Seth RobertsLast year, it was all about competing. This year, it’s all about finishing.

Jack Del Rio preached that message to his Oakland Raiders players throughout the offseason and preseason. And in Sunday’s 35-34, come-from-behind victory at New Orleans, they demonstrated that they received it loud and clear.

‘It was a gotta-have-it situation’

One of the “finishers” was wide receiver Seth Roberts, whose catch of a 10-yard touchdown throw from Derek Carr set up the quarterback’s winning two-point conversion pass to Michael Crabtree with 47 seconds left.

“It was just a gotta-have-it situation and they trusted in me,” Roberts said of his scoring reception while appearing on Movin’ The Chains with Jim Miller and Pat Kirwan. “That was a very intense game, it was back and forth. You would think that that would be it and then something else comes and you say, ‘Ah, man, we got to go back out there, convert and make something happen.’

‘So proud of the Raiders, my teammates’

“And I’m so proud of the Raiders, my teammates, because we never gave up. We were down 14 points and we just kept fighting. Jack was saying how we need to finish. That’s the biggest thing. Last year, we knew how to play with people, but this year, our main thing is finishing. And I feel like we finished really well (Sunday).”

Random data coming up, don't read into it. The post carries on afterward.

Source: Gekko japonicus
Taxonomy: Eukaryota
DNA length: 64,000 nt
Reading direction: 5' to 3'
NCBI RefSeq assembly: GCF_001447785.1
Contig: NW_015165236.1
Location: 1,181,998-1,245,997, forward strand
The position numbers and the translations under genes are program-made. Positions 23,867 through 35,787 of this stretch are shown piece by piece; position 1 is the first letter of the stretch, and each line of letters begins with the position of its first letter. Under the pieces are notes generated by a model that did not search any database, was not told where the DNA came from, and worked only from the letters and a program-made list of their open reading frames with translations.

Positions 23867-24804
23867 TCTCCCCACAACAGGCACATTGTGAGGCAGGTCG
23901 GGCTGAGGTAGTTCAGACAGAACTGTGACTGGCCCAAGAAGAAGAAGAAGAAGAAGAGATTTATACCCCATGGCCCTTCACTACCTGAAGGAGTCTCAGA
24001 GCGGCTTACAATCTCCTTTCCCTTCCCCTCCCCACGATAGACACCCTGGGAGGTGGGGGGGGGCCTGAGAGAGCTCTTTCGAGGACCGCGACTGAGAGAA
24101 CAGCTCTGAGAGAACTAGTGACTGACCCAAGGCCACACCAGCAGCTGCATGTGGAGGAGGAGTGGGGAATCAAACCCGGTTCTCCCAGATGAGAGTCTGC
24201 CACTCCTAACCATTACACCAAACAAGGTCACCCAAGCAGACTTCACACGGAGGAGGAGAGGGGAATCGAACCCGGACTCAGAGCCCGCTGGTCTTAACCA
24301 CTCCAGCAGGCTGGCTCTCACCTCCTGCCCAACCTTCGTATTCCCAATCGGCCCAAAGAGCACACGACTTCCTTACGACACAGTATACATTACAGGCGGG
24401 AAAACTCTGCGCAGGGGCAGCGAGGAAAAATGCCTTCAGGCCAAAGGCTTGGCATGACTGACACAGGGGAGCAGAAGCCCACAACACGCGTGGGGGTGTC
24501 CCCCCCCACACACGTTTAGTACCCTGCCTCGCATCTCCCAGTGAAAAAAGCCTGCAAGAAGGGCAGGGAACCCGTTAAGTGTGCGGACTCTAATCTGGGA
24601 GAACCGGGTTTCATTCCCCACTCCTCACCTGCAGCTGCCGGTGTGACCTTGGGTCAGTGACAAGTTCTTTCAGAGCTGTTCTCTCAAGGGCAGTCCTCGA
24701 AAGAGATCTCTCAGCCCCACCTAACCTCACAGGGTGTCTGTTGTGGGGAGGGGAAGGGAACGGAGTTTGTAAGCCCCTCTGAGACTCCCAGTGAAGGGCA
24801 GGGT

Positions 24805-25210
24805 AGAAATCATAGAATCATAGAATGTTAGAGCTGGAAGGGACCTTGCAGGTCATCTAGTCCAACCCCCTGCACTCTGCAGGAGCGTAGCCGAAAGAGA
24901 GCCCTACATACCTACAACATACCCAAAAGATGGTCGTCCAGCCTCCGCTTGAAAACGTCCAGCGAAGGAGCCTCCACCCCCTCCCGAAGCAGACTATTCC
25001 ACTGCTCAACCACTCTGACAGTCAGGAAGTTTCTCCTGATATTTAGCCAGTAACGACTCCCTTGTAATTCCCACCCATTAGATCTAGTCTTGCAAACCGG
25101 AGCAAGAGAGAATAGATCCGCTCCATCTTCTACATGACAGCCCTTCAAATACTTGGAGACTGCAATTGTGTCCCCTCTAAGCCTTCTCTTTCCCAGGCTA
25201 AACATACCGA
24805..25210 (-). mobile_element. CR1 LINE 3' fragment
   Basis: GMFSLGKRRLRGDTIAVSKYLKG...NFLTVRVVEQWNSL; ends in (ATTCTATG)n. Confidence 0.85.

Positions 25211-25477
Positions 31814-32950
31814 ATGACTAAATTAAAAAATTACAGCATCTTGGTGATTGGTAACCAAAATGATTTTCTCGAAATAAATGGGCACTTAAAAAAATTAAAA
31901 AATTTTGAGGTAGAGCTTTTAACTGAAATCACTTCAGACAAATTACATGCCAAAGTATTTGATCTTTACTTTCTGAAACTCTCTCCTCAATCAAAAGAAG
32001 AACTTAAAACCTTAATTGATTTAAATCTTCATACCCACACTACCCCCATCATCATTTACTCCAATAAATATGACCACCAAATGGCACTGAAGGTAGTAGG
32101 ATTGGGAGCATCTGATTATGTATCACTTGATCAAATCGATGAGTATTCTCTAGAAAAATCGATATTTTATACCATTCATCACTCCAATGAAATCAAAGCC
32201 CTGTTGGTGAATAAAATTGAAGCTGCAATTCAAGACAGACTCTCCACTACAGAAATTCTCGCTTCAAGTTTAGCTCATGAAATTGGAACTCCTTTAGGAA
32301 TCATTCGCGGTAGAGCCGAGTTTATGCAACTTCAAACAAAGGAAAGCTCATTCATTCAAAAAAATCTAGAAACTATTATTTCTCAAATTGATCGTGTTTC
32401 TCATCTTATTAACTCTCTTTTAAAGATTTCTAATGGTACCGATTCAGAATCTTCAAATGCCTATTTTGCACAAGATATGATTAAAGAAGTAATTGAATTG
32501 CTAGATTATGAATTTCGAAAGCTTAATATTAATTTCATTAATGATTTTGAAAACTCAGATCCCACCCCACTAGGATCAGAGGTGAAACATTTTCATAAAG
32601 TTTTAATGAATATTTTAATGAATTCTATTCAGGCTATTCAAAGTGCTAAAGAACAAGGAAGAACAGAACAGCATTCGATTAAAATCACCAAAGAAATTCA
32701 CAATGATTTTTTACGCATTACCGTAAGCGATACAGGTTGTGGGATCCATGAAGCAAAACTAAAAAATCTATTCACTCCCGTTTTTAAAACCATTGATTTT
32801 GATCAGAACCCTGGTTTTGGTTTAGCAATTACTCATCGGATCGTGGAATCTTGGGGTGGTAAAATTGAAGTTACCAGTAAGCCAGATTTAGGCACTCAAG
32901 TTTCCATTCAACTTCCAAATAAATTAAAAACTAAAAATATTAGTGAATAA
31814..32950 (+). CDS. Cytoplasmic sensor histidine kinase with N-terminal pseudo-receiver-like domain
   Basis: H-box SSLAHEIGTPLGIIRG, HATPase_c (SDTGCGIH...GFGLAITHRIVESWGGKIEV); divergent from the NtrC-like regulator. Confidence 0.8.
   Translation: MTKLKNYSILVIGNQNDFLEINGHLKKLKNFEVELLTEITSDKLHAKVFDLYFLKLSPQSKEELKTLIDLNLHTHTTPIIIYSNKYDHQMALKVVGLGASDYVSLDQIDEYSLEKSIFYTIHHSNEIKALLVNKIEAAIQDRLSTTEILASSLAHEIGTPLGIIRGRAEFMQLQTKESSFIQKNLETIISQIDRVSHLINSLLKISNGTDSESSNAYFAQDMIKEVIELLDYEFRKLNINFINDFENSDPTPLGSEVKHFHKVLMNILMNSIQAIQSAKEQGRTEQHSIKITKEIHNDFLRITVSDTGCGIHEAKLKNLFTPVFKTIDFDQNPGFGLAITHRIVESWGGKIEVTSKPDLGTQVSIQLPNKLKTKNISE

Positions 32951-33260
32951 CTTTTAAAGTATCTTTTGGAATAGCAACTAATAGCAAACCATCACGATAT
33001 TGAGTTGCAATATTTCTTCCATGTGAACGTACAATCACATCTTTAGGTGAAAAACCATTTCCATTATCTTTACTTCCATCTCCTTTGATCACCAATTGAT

Kubiak on Siemian: ‘Good first start for the young man’

This is a 2015 photo of Trevor Siemian of the Denver Broncos NFL football team. This image reflects the Denver Broncos active roster as of Tuesday, June 9, 2015 when this image was taken. (AP Photo)

As NFL quarterbacking debuts go, the one Trevor Siemian had for the Denver Broncos qualified as a major success.

He showed tremendous poise and made just enough plays to complement the engine that still drives the Broncos, their defense, on the way to a 21-20 victory against the Carolina Panthers.

“I thought he did a fine job,” Broncos coach Gary Kubiak told Jim Miller and Pat Kirwan on Movin’ The Chains. “That’s a big test to go out in your first pro start against a football team like that, a great defense like that. But we moved the ball well. We just had some turnovers that held us back.

‘We got down by 10 and he never panicked’

“And then we got down by 10, and he never panicked. He just kept playing. We had a turnover early in the third quarter, but he comes right back, takes us down the field a couple times and gets us in position to be successful. So I think it’s a good first start for the young man and we’ll keep trying to get better and get better around him also.”

Kubiak didn’t feel the need to give any particularly powerful speech to Siemian at halftime.

‘Let’s stay the course’